Fixation of rats

First, the rats were placed in a stereotactic apparatus (Anhui Zhenghua Biologic Apparatus Facilities Co., Ltd., Huaibei, Anhui Province, China) with the root of the incisor hooked firmly with the incisor fixator. Then, the left and right ear bars were inserted into the rat ears, followed by appropriate pressure until the rats appeared to have slightly protruding eyes, and we tightened the knob of the ear bars. We adjusted the incisor to align the bregma with the lambda[57]. When the incisor bar was located at 3.9 ± 0.5 mm below the horizontal plane, the rat skull was in the horizontal position. To avoid loosening of the skull during surgery, we checked again whether each knob was tightened. After checking, the rat head should be stably and firmly fixed on the stereotactic apparatus.

Preoperative preparation

The rat skull was exposed and disinfected with iodine in alcohol and ethanol. The microsyringe (Zhenhai Glass Instrument Factory, Ningbo, Zhejiang Province, China) containing ethanol (Shanghai Nanxiang Reagent Co., Ltd., Shanghai, China) was fixed firmly in the stereotactic apparatus.

Preparing the model of spastic cerebral palsy

A parietal incision about 2-cm-long was made over the midline through the skin, subcutaneous tissue, deep fascia and periosteum, layer by layer, with the cut skin fixed on the stereotactic apparatus. After removal of the periosteum, the bregma and sagittal suture were exposed (Figure 3A). Based on The Rat Brain in Stereotaxic Coordinates (3rd edition)[57], the stereotaxic coordinates were determined: a hole, about 1 mm in diameter, was drilled 10 mm posterior to bregma, 0.8 left of sagittal suture, and 9.7 mm ventral to dura (Figure 3B). Then, we determined whether there were deviations from the stereotaxic coordinates (Figure 3C). If bleeding, cotton balls with saline were used for hemostasis by compression rather than repeated rubbing. The drilling was stopped when the bit reached the dura mater. A 5 mL syringe needle was used to determine whether the hole was drilled through the skull to avoid damage to the microsyringe needle during insertion. Then, the microsyringe needle was vertically inserted into the cranium to a depth of 9.7 mm (Figure 3D) for intracranial injection of 15 μL ethanol. After injection, the microsyringe was removed and brain cottons were used for adequate hemostasis by compression. Afterwards, the drilled hole was sealed with bone wax and the wound was rinsed with normal saline and sewed (Figure 3E). In the control group, the microsyringe was inserted into the brain without ethanol injection.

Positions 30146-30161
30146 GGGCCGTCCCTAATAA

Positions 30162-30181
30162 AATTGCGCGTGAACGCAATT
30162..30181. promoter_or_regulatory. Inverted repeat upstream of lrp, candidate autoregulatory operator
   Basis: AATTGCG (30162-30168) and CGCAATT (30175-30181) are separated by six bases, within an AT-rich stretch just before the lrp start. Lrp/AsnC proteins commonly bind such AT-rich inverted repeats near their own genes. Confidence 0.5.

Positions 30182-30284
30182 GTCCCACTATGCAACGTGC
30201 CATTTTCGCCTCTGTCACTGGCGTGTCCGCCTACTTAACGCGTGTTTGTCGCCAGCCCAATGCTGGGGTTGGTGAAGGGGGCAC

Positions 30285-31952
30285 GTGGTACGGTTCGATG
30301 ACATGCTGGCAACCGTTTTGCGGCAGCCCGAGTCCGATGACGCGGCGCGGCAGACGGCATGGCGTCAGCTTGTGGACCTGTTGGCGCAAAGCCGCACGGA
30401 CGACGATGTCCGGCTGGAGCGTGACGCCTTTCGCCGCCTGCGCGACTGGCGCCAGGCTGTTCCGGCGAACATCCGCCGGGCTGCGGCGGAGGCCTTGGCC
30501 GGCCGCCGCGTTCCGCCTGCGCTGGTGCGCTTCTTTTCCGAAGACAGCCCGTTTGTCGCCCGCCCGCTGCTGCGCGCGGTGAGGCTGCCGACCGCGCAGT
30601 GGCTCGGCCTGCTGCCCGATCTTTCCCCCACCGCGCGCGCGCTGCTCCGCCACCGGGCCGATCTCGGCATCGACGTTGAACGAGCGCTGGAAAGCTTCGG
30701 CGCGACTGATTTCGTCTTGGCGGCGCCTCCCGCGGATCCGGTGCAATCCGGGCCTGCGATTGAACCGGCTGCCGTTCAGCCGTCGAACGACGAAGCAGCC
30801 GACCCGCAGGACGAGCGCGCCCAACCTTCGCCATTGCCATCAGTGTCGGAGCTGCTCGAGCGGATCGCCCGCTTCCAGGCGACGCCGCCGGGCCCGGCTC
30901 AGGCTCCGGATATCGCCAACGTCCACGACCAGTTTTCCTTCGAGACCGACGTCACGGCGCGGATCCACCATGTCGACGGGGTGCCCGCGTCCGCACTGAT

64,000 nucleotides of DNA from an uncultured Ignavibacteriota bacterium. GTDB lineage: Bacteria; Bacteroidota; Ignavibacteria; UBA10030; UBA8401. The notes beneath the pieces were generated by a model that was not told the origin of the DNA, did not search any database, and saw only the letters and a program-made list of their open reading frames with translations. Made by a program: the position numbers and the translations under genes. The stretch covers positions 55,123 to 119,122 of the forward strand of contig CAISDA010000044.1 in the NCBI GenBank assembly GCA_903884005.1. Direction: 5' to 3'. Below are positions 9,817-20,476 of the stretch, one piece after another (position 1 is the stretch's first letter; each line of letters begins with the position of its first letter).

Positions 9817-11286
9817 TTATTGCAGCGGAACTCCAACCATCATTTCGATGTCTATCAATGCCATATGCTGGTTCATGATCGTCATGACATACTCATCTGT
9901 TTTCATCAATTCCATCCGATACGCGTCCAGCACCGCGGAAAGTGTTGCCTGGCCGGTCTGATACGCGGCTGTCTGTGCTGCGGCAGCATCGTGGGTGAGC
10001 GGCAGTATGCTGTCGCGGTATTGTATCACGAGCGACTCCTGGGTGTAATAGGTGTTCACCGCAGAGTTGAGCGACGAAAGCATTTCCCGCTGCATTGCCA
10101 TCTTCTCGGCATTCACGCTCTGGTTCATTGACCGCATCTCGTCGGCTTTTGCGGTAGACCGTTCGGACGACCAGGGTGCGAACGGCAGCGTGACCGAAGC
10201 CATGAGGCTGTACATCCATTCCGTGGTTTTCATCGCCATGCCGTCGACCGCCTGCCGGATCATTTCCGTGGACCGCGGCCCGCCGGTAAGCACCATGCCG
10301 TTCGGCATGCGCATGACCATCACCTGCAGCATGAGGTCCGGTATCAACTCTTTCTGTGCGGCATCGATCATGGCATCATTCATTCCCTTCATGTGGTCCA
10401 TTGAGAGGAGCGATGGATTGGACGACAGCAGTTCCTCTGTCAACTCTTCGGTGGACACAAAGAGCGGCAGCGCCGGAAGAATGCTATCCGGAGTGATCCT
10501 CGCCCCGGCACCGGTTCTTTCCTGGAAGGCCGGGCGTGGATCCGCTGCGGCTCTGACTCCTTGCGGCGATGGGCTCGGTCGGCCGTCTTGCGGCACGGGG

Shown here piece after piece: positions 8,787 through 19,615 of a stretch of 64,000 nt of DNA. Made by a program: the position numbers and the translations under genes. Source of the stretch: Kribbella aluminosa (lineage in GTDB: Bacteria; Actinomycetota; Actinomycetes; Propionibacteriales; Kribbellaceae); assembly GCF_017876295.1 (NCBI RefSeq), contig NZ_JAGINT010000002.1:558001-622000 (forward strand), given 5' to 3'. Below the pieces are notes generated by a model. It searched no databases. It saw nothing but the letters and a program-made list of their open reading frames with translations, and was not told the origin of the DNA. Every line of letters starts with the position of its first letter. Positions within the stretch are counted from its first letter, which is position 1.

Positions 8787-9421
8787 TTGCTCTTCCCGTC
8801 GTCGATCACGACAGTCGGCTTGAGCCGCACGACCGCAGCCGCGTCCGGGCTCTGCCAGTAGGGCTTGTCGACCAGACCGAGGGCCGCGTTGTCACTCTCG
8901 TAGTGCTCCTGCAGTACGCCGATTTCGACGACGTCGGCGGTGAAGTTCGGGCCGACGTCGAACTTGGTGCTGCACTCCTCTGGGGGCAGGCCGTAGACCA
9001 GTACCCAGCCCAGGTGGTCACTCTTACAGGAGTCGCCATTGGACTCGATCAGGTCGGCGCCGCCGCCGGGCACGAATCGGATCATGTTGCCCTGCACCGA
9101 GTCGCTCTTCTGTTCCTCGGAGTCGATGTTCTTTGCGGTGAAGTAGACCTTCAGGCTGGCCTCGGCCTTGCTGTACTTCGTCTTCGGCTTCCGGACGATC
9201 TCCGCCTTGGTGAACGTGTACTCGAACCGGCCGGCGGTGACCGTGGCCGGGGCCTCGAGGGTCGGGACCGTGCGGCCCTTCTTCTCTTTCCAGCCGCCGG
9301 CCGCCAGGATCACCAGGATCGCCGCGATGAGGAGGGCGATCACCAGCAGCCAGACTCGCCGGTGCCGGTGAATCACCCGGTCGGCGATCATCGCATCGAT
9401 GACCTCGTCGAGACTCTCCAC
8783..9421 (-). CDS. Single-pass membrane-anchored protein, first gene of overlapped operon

Postoperative treatment

The rats were removed from the stereotactic apparatus and placed in a 25–28°C environment. Before awakening, the rats were monitored for general conditions. Generally, the rats would recover from anesthesia at postoperative 2 hours.

The symptoms and signs were compared between the model and control groups within 24 hours postoperatively. Rats were only given feeding without postoperative dressing or antibiotic treatment.

Gross observation

Detailed observations were done for food intake, activity, mental state, and spasticity in rats at 18, 36, 48 and 72 hours postoperatively.

Pathological observation of the pyramidal tract using hematoxylin-eosin staining

Approximately 72 hours after surgery, one rat was randomly selected from each of the two groups. After anesthetization with 10% chloral hydrate (0.004–0.005 mL/g), the rats were placed in a sterile operating table to open the parietal incision and clear the wound and subcutaneous hematoma. The original incision was extended from the tip of the rat nose to the neck to expose the entire skull clearly. The bone wax filling the drilled hole was removed. A transverse incision was made using a wire saw from the eyebrow area through the temporal line to the external occipital protuberance, which was not too deep. Then, the skull was opened along the transverse incision to separate the bone marrow from the spinal canal at the foramen magnum using a small cutting bit. A micro scissor was used to cut off the olfactory bulb and optic nerve, and then, a knife was inserted into the sella to isolate the pituitary gland.

Finally, the brain with the pituitary gland was taken out. After removal of the dura mater, the brain was immersed in formalin for 3 days to fix the brain tissue[58]. After fixation, the brain tissue was dehydrated, cleared and immersed in paraffin. Then the tissue specimen was placed in melted paraffin wax until solidified. The paraffin block was trimmed, placed on the wooden holder and cut into slices, 5 μm in thickness. The slices were immersed in 40°C water, then baked in a 65°C oven for 30 minutes, and finally stained with hematoxylin-eosin. An optical microscope (Shanghai Bimu Instrument Co., Ltd., Shanghai, China) was used for pathological and morphological observation of the rat brain tissues.


Notes

Conflicts of interest: None declared.

Ethical approval: The study was approved by the Experimental Animal Center of Hebei Medical University, China and the Experimental Animal Center of the Third Hospital of Hebei Medical University, China.

Supplementary information: Supplementary data associated with this article can be found, in the online version, by visiting www.nrronline.org.

(Reviewed by Patel B, Raye W, Wei HT, Sun XC)

(Edited by Yu J, Wang L, Li CH, Song LP, Liu WJ, Zhao M)

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Figures

[Figure ID: F1]
Figure 1 

Rat behavior 72 hours postoperation.

(A) Spasms of the right limbs were visible in the model group. (B) No abnormalities were found in the limbs of rats in the control group.



[Figure ID: F2]
Figure 2 

Morphology of the pyramidal tract 72 hours after surgery (hematoxylin-eosin staining, optical microscope, × 40).

(A) Rats in the model group appeared to have necrotic voids in the pyramidal tract. (B) No abnormalities were found in the pyramidal tract of control rats.



[Figure ID: F3]
Figure 3 

Process of preparing a rat model of spastic cerebral palsy.

(A) Expose the bregma and sagittal suture. (B) Accurate orientation. (C) Drill the parietal bone. (D) Insert the microsyringe into the skull. (E) Sew up the incision.



Article Categories:
  • Technique and Method Article: Basic Research in Neural Regeneration

Keywords: neural regeneration, brain injury, spastic cerebral palsy, animal models, ethanol, pyramidal tract, stereotaxic instrument, targeted injection, modeling methods, neuroregeneration.